- August 14, 2012
- Defective product
When attending a County or State Fair, many people enjoy viewing the farm animals. For many people, this is the only time in their lives when they will not only be able to view, but be able to touch these types of animals. Although it would seem that petting a farm animal would be a rather safe thing to do, that isn’t always true. The CDC has a word of warning for the American public – do not pet the pigs.
The CDC reported a five-fold increase of cases of a new strain of swine flu that spreads from pigs to humans and, unfortunately, most of these cases are linked to fairs where people are in close contact with infected pigs. Health officials said the case count jumped from just 29 last week to 158 this week, with the new cases being confirmed in Indiana and Ohio and contributed to contact at fairs.
Dr. Joseph Bresee of the Centers for Disease Control and Prevention (CDC), said that “this is not a pandemic situation,” as this flu has mild symptoms and it’s not spreading from person to person. He did say, however, that this flu like any other flu can be a risk for some people, and people should be cautious when they can. The recent cases include 113 in Indiana, 30 in Ohio, one in Hawaii and one in Illinois. The greater majority affected are children, most undoubtedly because they were working closely with raising, displaying and visiting pigs in fairs.
The count of cases is changing rapidly for several reasons. One being that there are more infected people. The second reason for the rapidly increasing count is because the CDC no longer must confirm a case in its own lab. Many states are now using CDC testing kits in their own labs to confirm new cases, which speeds up the reporting process. According to the CDC, the newly reported cases were infected about a week or two ago. The CDC, which has been tracking this flu since last summer, is concerned this new flu strain has a gene from the 2009 pandemic strain that might let it spread more easily than pig viruses normally do.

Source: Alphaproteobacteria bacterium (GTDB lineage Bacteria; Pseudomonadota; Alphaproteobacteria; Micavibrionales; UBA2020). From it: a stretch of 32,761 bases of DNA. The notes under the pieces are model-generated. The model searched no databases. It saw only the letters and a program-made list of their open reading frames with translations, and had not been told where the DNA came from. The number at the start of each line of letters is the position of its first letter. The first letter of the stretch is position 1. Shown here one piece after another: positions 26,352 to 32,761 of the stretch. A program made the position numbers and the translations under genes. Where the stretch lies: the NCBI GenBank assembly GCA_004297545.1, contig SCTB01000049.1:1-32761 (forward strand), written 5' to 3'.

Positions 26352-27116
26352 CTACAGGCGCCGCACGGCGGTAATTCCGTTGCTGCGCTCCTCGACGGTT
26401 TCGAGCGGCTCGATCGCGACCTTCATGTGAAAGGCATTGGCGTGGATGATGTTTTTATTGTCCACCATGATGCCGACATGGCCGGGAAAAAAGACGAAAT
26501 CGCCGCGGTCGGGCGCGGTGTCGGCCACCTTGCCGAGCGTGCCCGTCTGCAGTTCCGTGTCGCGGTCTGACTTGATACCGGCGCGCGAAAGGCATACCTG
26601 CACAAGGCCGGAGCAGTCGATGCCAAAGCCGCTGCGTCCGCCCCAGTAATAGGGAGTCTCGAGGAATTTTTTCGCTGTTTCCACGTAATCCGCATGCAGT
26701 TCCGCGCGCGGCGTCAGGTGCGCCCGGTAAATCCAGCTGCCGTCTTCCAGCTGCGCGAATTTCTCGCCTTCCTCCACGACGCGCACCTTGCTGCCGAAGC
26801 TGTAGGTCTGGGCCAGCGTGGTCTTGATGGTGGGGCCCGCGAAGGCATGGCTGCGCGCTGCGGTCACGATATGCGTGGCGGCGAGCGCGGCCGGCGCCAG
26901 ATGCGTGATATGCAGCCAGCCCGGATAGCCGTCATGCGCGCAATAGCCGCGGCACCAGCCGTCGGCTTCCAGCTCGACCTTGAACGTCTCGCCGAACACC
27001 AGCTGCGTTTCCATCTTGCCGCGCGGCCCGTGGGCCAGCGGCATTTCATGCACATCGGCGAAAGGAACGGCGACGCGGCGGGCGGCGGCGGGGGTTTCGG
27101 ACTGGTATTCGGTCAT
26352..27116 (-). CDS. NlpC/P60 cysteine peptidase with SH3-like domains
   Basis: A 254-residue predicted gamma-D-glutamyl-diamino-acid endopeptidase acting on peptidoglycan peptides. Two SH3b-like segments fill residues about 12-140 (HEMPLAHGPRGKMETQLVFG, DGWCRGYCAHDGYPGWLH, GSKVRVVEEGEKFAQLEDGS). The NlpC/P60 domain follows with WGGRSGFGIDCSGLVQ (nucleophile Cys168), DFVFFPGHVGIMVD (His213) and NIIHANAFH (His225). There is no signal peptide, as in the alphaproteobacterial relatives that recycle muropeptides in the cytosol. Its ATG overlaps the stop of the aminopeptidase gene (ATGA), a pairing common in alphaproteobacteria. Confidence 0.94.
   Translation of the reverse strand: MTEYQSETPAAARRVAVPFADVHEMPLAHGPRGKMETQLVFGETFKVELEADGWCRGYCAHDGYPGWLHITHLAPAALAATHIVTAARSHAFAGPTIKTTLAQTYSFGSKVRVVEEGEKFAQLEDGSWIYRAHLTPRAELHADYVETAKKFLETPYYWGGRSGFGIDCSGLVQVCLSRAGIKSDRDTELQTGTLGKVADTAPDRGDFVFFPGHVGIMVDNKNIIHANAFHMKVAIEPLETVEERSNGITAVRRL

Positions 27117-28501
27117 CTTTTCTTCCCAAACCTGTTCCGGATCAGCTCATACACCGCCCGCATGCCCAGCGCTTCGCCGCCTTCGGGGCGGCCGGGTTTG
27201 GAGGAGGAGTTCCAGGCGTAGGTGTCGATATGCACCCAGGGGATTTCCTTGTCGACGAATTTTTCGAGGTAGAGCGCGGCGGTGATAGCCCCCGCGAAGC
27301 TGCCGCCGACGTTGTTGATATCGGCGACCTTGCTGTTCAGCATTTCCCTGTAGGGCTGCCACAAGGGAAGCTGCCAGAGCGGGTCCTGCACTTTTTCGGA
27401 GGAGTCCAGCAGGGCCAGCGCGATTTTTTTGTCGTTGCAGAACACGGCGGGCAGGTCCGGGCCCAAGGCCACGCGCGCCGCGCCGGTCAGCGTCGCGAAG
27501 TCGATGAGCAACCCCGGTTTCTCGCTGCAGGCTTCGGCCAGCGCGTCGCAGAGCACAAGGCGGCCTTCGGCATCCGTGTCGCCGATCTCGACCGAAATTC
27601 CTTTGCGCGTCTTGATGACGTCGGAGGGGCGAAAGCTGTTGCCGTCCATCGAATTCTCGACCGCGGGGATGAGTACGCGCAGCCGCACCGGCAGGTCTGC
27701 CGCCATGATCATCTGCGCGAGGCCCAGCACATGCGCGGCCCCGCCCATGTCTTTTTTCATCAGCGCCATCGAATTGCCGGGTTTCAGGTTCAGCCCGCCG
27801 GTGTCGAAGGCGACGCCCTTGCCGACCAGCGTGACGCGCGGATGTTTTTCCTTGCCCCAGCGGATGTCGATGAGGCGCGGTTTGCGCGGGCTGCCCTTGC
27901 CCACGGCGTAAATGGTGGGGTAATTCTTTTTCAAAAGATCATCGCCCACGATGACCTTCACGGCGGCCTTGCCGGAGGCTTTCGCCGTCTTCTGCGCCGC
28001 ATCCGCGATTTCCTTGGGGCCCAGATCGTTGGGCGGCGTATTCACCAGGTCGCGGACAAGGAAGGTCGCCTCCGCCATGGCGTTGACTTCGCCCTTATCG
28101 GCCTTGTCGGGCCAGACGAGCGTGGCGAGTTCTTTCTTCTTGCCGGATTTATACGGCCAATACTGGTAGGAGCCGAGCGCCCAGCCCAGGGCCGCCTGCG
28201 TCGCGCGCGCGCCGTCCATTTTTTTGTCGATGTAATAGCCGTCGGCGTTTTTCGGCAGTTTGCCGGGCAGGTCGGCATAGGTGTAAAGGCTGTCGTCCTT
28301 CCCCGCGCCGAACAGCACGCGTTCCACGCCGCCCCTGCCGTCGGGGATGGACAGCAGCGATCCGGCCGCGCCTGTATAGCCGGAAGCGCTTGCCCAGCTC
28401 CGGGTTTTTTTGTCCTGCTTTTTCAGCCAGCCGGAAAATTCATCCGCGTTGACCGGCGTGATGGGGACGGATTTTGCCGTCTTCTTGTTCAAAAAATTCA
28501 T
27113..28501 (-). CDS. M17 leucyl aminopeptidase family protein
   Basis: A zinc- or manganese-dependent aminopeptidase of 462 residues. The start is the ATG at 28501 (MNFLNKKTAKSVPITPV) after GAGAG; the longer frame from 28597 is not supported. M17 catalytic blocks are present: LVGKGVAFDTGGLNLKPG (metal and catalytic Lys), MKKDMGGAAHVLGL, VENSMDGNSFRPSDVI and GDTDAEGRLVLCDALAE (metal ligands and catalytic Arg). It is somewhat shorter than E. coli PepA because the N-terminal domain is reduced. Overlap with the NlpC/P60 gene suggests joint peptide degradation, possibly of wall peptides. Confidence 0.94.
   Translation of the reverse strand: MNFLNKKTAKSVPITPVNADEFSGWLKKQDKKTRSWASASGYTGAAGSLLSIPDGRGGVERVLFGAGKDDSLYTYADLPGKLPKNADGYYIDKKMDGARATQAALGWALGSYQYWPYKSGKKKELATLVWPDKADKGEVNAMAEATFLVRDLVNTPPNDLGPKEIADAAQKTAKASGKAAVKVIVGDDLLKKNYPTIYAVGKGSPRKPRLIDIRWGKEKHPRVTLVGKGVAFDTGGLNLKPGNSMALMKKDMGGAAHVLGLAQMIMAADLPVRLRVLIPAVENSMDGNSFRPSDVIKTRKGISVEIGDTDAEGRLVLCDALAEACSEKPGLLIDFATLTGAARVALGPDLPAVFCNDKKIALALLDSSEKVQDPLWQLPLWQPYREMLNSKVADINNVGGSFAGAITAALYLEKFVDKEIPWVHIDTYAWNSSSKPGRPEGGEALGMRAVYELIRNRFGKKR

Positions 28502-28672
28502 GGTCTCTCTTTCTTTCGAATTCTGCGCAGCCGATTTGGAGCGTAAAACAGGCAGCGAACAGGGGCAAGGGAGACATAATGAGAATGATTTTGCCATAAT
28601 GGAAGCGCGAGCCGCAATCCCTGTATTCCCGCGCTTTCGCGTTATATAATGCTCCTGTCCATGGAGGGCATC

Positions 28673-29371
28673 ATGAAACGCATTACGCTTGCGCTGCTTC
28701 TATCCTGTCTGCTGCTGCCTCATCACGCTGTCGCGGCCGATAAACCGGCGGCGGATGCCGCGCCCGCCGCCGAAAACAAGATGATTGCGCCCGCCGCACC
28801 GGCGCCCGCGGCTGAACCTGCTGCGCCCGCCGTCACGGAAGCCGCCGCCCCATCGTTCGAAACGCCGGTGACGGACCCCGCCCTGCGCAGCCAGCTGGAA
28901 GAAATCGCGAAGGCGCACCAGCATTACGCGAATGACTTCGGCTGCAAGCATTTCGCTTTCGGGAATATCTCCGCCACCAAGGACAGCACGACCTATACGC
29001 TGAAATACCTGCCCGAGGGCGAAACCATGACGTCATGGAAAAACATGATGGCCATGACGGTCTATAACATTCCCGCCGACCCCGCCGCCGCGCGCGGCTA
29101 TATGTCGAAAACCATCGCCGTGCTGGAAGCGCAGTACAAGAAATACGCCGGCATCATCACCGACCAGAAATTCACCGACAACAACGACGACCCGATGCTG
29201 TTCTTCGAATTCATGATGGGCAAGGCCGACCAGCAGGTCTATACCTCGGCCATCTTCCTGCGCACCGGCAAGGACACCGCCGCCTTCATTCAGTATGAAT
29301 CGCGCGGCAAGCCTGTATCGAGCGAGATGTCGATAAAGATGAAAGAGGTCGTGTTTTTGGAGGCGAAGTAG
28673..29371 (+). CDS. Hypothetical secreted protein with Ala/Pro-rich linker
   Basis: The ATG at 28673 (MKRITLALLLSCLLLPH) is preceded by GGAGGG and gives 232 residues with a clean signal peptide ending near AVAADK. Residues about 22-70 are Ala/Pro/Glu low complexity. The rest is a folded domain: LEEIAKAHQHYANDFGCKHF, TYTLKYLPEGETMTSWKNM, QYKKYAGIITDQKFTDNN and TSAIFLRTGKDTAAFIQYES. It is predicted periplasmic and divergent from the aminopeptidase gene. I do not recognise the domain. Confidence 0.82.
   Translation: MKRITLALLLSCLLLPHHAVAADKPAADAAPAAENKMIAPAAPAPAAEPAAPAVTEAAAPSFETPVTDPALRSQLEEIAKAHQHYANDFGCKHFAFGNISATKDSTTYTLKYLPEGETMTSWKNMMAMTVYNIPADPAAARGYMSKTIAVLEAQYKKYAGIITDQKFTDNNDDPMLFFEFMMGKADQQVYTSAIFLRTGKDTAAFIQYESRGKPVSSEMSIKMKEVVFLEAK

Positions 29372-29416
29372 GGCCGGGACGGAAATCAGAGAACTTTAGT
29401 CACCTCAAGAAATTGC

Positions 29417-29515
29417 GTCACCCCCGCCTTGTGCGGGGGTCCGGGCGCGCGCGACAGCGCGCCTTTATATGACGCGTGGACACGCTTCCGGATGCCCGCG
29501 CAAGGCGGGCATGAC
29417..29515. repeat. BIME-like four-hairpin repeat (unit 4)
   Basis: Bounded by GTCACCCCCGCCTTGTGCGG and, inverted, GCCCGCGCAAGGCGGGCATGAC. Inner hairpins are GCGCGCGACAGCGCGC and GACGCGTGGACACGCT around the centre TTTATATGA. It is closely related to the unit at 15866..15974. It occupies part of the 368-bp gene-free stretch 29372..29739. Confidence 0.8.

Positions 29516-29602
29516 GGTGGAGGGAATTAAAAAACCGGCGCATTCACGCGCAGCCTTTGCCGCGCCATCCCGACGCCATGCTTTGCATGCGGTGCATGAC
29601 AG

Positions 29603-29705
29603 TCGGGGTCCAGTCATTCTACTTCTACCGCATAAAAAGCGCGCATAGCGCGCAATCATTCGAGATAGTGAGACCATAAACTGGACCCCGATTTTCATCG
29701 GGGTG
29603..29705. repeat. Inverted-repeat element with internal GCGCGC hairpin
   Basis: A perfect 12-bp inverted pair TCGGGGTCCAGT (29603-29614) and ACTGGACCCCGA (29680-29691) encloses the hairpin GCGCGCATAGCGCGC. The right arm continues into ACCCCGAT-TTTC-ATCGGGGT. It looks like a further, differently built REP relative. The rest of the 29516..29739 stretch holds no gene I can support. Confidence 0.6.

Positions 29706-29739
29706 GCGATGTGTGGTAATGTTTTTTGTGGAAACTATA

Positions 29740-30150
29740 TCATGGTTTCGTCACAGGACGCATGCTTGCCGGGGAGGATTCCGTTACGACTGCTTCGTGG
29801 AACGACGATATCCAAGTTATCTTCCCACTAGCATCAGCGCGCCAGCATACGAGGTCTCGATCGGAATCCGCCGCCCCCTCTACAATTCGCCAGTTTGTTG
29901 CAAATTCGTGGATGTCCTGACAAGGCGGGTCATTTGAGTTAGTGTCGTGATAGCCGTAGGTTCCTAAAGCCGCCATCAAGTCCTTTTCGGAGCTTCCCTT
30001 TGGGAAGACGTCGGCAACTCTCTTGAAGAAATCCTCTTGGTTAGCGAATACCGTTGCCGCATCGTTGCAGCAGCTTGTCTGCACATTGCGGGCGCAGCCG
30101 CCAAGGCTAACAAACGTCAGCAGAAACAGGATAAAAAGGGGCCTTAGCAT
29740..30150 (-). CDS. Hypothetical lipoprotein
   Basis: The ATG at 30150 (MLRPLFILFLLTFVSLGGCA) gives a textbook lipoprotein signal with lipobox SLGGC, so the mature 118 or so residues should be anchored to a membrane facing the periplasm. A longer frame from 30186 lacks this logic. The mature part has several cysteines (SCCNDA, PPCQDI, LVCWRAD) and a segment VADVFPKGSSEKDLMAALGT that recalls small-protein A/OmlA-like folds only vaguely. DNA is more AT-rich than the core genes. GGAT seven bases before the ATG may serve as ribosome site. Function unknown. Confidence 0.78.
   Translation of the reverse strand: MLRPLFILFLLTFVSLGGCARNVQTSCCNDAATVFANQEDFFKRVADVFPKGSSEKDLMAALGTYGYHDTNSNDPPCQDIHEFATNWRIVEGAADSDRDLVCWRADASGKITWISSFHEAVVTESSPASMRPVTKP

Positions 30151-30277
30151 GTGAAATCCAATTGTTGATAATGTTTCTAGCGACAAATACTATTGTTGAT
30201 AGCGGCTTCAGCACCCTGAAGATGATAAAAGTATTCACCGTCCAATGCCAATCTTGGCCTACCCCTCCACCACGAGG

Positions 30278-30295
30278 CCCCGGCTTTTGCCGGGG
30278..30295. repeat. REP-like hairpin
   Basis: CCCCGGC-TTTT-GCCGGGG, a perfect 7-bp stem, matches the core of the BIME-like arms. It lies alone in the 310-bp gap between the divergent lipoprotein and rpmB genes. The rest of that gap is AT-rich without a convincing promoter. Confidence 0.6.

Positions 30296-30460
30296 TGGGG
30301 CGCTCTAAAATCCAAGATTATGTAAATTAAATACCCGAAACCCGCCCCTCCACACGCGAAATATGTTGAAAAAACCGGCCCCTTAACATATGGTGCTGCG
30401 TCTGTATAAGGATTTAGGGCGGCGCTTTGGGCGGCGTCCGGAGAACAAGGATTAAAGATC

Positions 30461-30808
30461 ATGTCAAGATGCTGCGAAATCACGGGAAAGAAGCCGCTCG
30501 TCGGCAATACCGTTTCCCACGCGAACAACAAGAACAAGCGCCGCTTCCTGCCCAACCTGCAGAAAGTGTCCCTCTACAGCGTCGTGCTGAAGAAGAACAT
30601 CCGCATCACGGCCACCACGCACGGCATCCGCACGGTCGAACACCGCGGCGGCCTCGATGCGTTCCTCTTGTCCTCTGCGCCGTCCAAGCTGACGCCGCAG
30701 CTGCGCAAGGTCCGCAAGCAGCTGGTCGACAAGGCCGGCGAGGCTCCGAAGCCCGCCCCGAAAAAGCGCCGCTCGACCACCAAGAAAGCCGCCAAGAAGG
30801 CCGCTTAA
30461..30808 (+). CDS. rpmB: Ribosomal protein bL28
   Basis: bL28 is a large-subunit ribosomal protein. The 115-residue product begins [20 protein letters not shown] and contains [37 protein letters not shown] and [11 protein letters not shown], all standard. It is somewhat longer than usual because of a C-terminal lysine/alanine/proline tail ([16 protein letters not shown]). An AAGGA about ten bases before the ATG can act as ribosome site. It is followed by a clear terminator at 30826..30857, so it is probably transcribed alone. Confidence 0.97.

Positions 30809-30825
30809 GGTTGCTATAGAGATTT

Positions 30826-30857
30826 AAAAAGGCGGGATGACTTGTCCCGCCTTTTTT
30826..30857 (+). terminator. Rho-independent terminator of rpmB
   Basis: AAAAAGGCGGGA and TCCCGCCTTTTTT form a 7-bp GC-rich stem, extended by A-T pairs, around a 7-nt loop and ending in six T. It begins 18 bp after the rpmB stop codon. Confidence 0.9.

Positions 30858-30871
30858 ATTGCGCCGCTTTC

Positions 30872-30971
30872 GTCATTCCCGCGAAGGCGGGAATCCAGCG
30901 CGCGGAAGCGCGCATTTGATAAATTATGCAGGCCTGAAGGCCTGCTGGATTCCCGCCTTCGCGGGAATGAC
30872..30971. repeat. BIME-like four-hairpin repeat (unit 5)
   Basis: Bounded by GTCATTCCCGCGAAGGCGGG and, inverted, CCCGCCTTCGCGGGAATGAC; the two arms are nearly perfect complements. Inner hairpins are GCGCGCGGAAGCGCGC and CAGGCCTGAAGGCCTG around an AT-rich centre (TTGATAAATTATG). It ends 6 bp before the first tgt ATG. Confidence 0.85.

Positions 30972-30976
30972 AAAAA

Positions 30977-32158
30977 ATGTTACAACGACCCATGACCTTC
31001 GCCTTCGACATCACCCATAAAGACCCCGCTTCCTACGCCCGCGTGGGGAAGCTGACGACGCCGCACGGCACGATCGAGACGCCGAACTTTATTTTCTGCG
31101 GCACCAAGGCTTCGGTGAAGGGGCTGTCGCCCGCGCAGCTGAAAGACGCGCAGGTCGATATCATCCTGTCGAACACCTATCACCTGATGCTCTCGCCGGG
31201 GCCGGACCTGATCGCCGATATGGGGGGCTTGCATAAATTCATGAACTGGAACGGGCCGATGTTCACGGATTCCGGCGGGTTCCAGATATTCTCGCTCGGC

According to the CDC, the good news about this new flu strain is that it does not seem to be unusually dangerous in that most of the illnesses have been mild and no one has died. Bresee said that two recent cases did require hospitalization, but both individuals recovered and were discharged. Another positive aspect about this flu is that it appears that all recent cases have spread from pigs to humans and not from humans to humans, which means that it is not very contagious between people. Bresee stated that it wouldn’t surprise him, however, in the weeks ahead if some cases were spread by person-to-person transmission.
The flu virus among pigs is spread just like it is among people; by coughing, sneezing and runny noses, which is why people can contract it by touching or being near to infected pigs.
Health officials do not think it will be necessary to cancel all swine shows, but they are urging people to take precautions when they are attending fairs. Fairgoers need to wash their hands and not take food or drinks into livestock barns, while pregnant women, young children, the elderly and people with weakened immune systems should take particular caution around swine.